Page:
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A colonoscopy is an endoscopic technique that is used for visual examination of the colon and rectum. It helps doctors identify abnormalities in the bowel and rectum, including evaluating symptoms of colorectal cancer. More than 15 million colonoscopies are performed in the United States each year. The doctor inserts a colonoscope, a small and pliable tube with an attached camera, through the rectum of the patient, and into the colon during the examination. The doctor may also take a tissue sample (biopsy) or remove/detach tissue during the procedure.

Colonoscopy procedure

A colonoscopy procedure usually takes 20-30 minutes. However, patients should set aside time for the preparation of the procedure and recovery. Prior to the procedure, the patient will get a sedative. The patient will normally wear a hospital gown and lie on their left side on a patient examination table during the procedure. Then, the doctor will insert the colonoscope into the rectum.

After the procedure

Once the doctor has finished the examination, the patient will stay in a special recovery room until the sedative effect ends.It is necessary to take the rest of the day off after the Colonoscopy procedure. It is unhealthy to drive or work after a colonoscopy.

  • Typically, a patient can start eating and drinking as soon as the procedure is concluded. They may resume their normal lifestyle the day after the procedure.
  • If the doctor performs a biopsy, they will inform you when the results will be available and whether any extra testing is necessary. If the doctor removes abnormal tissue, they will prescribe any temporary dietary changes that may be necessary.
  • Some mild discomfort, such as gas, bloating, or very mild cramping, is normal after a colonoscopy. These symptoms should go away within 24 hours. Passing gas or walking around may aid reduce discomfort.
  • Small amounts of blood in the first bowel movement after the procedure are also expected by the doctors. However, it is necessary to consult a doctor if the bleeding in bowel movement continues or the stool contains large amounts of blood or blood clots.

Colonoscopy preparation

Cleansing the bowel is acrucial and necessary step for a high-quality colonoscopy. Your doctor will give specific instructions on how to do this.

They may recommend:

  • Dietary changes: The day before the Colonoscopy procedure, it is essential to take a clear liquid diet. You will not be able to eat solid food or dairy products.
  • Clear liquids only: The doctor will prescribe the patient to drink only water, broth, and tea, and coffee without milk the day before the procedure of colonoscopy.
  • Laxatives: It is necessary to take laxatives the day before Colonoscopy. Usually, a patient may also have to take them on the morning of the colonoscopy as well.

Patients who are on medications or supplements should discuss these with their doctor. The doctor may advise them to stop taking certain medications for some time or to change the dose.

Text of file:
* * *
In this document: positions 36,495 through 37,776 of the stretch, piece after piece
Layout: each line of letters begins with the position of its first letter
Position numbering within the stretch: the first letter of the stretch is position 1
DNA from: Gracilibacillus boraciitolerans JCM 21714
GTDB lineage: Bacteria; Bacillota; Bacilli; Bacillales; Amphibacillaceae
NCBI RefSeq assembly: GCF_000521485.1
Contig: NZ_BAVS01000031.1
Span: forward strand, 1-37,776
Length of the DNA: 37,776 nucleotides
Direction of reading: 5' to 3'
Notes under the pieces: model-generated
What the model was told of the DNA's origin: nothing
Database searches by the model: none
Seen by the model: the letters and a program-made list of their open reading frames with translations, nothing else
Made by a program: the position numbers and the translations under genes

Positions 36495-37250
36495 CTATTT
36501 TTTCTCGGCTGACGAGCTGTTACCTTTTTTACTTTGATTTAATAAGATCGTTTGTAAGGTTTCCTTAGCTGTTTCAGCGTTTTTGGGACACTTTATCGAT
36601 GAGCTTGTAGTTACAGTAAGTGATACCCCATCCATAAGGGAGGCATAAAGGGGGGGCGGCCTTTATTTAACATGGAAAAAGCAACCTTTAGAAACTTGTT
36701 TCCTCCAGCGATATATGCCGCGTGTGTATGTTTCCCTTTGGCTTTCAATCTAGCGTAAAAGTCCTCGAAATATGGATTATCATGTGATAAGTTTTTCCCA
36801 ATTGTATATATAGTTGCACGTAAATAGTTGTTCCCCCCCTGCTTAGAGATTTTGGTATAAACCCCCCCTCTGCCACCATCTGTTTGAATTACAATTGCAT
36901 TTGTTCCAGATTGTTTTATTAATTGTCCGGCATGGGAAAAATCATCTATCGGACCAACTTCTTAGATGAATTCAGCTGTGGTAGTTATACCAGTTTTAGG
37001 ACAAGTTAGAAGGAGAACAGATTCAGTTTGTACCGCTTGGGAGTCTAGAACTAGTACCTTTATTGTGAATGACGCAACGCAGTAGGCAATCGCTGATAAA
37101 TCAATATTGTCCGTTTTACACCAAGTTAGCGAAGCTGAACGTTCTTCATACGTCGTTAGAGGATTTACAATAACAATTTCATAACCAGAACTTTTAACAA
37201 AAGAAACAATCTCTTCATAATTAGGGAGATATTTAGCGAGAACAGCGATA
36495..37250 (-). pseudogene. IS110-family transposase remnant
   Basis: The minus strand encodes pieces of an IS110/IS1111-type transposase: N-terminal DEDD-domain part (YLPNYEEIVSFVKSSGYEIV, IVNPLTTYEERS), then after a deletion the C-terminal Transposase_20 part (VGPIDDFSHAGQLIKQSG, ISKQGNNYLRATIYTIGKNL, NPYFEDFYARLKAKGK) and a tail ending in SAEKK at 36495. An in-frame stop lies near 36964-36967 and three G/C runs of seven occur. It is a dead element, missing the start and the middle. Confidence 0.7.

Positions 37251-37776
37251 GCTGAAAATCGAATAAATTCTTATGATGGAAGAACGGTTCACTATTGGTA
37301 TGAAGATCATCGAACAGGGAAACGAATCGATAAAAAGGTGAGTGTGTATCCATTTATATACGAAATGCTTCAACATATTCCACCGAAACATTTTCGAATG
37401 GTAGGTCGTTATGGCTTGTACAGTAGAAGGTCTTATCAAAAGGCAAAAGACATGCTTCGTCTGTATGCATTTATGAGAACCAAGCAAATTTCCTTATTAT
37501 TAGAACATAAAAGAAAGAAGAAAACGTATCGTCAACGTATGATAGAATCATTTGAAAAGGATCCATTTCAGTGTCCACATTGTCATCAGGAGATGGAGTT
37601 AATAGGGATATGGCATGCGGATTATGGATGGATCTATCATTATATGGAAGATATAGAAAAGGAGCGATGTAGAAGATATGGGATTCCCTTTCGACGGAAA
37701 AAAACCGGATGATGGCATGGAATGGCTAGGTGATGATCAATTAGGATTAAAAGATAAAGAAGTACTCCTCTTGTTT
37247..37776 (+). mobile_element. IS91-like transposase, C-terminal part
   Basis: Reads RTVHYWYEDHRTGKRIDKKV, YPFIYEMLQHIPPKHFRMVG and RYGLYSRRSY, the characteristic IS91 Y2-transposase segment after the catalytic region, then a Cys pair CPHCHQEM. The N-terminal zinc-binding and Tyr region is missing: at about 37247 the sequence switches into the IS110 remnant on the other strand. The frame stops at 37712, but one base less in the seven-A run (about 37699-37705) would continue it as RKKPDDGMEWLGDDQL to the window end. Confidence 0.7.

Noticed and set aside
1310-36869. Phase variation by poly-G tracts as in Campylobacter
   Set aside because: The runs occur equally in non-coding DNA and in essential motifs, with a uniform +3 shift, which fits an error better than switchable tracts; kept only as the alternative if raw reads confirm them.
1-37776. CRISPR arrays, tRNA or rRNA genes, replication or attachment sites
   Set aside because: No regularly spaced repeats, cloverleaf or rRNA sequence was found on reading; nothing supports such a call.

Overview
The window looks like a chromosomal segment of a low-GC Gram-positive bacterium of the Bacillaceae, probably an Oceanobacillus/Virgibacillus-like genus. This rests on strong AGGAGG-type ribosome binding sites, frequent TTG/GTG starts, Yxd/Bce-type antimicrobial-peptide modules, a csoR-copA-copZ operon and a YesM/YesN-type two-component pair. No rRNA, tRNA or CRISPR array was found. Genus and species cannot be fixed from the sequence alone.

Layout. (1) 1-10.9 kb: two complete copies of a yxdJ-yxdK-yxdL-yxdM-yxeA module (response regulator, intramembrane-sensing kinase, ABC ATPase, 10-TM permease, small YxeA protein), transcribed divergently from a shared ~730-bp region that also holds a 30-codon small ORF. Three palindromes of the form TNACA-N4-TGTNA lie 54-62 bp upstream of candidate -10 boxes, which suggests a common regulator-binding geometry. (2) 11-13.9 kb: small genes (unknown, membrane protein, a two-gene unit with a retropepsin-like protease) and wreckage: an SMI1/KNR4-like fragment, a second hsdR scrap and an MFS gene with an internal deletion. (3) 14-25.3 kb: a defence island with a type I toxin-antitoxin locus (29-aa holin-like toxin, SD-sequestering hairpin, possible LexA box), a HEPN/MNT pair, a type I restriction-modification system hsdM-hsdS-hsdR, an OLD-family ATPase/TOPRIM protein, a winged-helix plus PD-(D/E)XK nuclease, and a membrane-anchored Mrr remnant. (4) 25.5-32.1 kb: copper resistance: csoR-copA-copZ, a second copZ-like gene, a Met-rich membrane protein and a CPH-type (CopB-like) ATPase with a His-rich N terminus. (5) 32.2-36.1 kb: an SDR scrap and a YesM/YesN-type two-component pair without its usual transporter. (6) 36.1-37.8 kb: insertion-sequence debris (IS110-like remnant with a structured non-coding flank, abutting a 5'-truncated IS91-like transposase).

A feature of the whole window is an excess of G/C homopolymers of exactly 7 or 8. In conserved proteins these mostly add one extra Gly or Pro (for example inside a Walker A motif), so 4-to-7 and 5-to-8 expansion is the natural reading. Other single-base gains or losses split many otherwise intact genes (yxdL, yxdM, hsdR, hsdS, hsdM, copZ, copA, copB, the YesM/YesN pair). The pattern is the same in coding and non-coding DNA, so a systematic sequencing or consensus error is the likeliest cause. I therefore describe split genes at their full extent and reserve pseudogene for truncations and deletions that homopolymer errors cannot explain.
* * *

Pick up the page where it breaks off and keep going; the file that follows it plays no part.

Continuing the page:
It is better to make the doctor aware of medications that:

  • thin the blood (such as aspirin or warfarin)
  • are for diabetes, hypertension (high blood pressure), or heart problems
  • contain iron

When is a colonoscopy necessary?

A colonoscopy allows the doctor to investigate lower gastrointestinal symptoms of patients, such as:

  • bleeding from the rectum
  • chronic constipation
  • chronic diarrhea
  • abdominal  pain

The Gastrointestinal community also considers colonoscopy the gold-standard for screening and diagnosis for colorectal cancer.

A colonoscopy can diagnose early-stage colorectal cancer before symptoms of cancer develop. It also allows doctors to remove polyps, which are precursors to cancer. Early detection can enhance treatment outcomes.

A doctor may recommend a colonoscopy for those who:

  • have a first degree relative with a history of colon polyps or colon cancer
  • are at higher risk because of their personal medical history
  • are aged 45 or older, even if no other risk factors are present

Colonoscopy risks

The American Society for Gastrointestinal Endoscopy describes possible complications that may occur in approximately 2.8 out of every 1,000 procedures (0.28%) in people at average risk.

The risks linked with a colonoscopy, which may increase if a biopsy or abnormal tissue removal occurs, including bleeding and tears in the lining of the colon or rectum (perforation).

Sedation also carries risks, including:

  • a decrease in respiratory rate of the patient
  • changes in heart rate of the patient
  • patient may experience nausea and vomiting

Is it painful?

A colonoscopy is not usually painful because patients have the procedure under sedation, making them very sleepy, forgetful, and relaxed. However, due to the expected side effects of sedation, a person should not drive home, as they would not be alertenough to drive safely.

After the Colonoscopy, patients may suffer mild discomfort for up to 24 hours. After that, they may experience mildabdominal cramping, gas pains, and bloating.

In addition to moderate discomfort, bleeding may occur if the doctor takes a biopsy or removes abnormal tissue.

At what age do people have a colonoscopy?

Patients of any age can undergo a colonoscopy. Adult’s with age ranging from45–85 undergo colorectal cancer screening, such as a colonoscopy, at least once every 10 years.